Who Is Eligible?

The Medicare drug plan, also called Medicare Part D, is available to anyone enrolled in Medicare Part A (the hospital coverage portion), and Part B (the medical coverage portion). Even if you are covered by another plan, you can switch to Medicare (if you are eligible), or Medicare will help you and your employer (if you have one) improve your drug coverage. If you do not join when you first become eligible, you may have to pay a fee if you decide to join later.

What Does It Cover?

The drug plan covers prescription drugs—both brand-name and generic, although you still have to pay part of the cost. Private insurance plans administer the Medicare prescription drug program. These plans must issue a list of drugs they will pay for, but they can change that list as long as they warn you that a drug will be dropped at least 60 days in advance. Plans will frequently not cover brand-name drugs for which less expensive alternatives exist. Your doctor can write a letter appealing these decisions on your behalf if needed.

What Does It Cost?

The costs of the drug plan will depend on different things—the medications you use, the plan you choose, and whether you go to a pharmacy in your plan’s network. Here are some costs you can expect to pay:

  • Monthly premium—This is the monthly fee that drug plans charge.
  • Yearly deductible—This is the amount of money you must pay for your prescriptions before your plan begins to pay.
  • Copayments or coinsurance—This is the amount you pay at the pharmacy for your covered prescriptions after the deductible.
  • Coverage gap—Most drug plans have a coverage gap. After you and your drug plan have spent a certain amount of money for your covered medications, you have to pay all costs out-of-pocket for your prescriptions up to a yearly limit.
  • Catastrophic coverage—Once you have spent up to your plan’s out-of-pocket limit for covered drugs (this is your "coverage gap"), you only pay a small coinsurance amount or copayment for the drug for the rest of the year.

What If I Am Covered by Another Plan?

Your employer must tell you whether the company plan is generally as good as Medicare's. If it isn't, you may be able to keep your current plan and join a Medicare plan, or drop your current plan completely and replace it with Medicare's. If you decide to stay with your current plan for now but drop it for Medcare's later, you may have to pay a penalty. If, however, the plan you have now is as good as Medicare's, you can keep it until you are no longer covered (eg, retirement, layoff) and then join a Medicare plan within 63 days and pay no penalty.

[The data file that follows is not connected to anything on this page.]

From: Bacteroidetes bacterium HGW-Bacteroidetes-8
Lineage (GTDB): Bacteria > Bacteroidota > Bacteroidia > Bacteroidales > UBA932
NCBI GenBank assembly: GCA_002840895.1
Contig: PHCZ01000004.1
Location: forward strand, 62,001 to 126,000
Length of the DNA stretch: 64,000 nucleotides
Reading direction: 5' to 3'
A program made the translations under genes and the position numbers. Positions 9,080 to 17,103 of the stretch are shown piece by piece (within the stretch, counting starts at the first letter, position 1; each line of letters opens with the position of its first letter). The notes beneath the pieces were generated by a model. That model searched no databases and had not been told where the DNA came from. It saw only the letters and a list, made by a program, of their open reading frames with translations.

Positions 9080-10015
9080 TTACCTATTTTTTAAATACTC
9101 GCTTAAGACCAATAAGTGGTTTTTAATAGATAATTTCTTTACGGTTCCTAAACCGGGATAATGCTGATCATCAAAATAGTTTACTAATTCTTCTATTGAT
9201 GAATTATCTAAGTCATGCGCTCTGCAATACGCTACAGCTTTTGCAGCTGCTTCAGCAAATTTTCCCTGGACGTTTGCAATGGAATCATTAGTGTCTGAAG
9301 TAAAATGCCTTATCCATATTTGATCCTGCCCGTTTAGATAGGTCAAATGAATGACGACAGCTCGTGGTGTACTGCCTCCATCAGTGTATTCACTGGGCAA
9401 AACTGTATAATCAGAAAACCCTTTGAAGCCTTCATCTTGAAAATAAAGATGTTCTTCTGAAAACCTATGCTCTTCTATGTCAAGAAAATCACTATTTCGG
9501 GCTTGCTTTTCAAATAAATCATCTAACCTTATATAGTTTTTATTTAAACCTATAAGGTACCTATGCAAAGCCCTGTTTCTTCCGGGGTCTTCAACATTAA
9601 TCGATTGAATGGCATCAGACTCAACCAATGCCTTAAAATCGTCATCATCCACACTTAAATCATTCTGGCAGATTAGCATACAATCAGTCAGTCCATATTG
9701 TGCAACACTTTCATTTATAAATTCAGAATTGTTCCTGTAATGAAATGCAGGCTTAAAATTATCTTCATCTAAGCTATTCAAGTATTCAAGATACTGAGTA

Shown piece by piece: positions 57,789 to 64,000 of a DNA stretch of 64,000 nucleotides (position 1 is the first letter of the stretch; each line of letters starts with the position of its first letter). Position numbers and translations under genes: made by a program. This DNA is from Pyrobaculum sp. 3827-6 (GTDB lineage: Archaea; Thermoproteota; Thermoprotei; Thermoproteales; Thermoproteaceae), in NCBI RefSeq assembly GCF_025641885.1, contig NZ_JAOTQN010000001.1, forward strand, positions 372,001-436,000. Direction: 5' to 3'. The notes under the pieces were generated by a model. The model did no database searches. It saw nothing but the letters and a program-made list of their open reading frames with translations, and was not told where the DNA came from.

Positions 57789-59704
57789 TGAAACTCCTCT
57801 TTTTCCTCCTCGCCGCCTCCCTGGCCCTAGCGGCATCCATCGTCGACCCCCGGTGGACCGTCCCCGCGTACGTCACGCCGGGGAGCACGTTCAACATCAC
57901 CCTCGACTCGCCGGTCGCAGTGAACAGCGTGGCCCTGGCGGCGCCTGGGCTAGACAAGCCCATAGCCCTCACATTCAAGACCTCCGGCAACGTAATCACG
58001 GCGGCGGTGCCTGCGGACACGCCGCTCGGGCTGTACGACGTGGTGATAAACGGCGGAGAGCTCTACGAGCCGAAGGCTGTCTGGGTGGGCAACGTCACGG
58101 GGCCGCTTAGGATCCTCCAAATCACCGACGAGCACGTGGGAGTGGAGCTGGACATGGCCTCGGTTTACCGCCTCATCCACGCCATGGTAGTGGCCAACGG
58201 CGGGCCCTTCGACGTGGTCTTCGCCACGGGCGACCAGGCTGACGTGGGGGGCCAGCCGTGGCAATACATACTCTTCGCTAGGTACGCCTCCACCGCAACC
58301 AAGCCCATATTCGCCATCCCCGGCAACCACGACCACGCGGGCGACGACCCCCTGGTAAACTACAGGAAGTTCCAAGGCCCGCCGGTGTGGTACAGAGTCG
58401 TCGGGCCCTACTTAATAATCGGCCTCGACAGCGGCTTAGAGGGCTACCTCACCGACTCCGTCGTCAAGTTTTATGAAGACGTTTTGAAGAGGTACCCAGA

How Should I Make My Decision?

By answering a few questions you should be able to choose a plan that works best for you.

  • What drugs are you taking now? Does the Medicare plan you’re considering currently cover most of the costs for those drugs? (Bear in mind that coverage for specific drugs can change, or be withdrawn at any time.) It helps to make a list of all your medications and compare costs (and it's always a good idea to carry a list of your medications with you in case of emergency).
  • Does the pharmacy you use most often carry the drugs covered by the plan? Here, your pharmacist can be of considerable help in choosing the right plan.
  • How much can you realistically afford to spend on a plan each month and still save money over the course of the year?
  • Do you have all the information about other insurance coverage you have?
  • Is the plan you are considering flexible enough to change with your health needs in the future?

What If I Can't Afford Any Plan?

People with limited income and resources may be able to get extra help paying for the drug plan's monthly fee, yearly deductibles, and co-payments. The Medicare website has more information on how to obtain financial assistance.

Where Can I See the Plans?

The Department of Health and Human Services provides lists of plans available in all states, at http://www.medicare.gov/medicarereform/map.asp. Or you may contact your local Social Decurity office. In addition, local chapters of organizations advocating for the elderly community will have information on various Medicare drug plans.

How to Enroll

If you are already a Medicare beneficiary, the Social Security Administration ( http://www. ssa.gov) should have sent you a letter encouraging you to enroll and outlining your drug plan options. They generally contact eligible persons a few months before their 65th birthday. If you did not receive a letter, need more information about how to enroll, or have any questions about Medicare benefits, call your local Social Security office or your State Health Insurance Assistance Program (SHIP). Every state has a SHIP.

To enroll in a Medicare drug plan online, go to http://www.medicare.gov. You can also obtain prescription drug coverage and the rest of your Medicare coverage through a Medicare Advantage or other health plan, such as an HMO or PPO.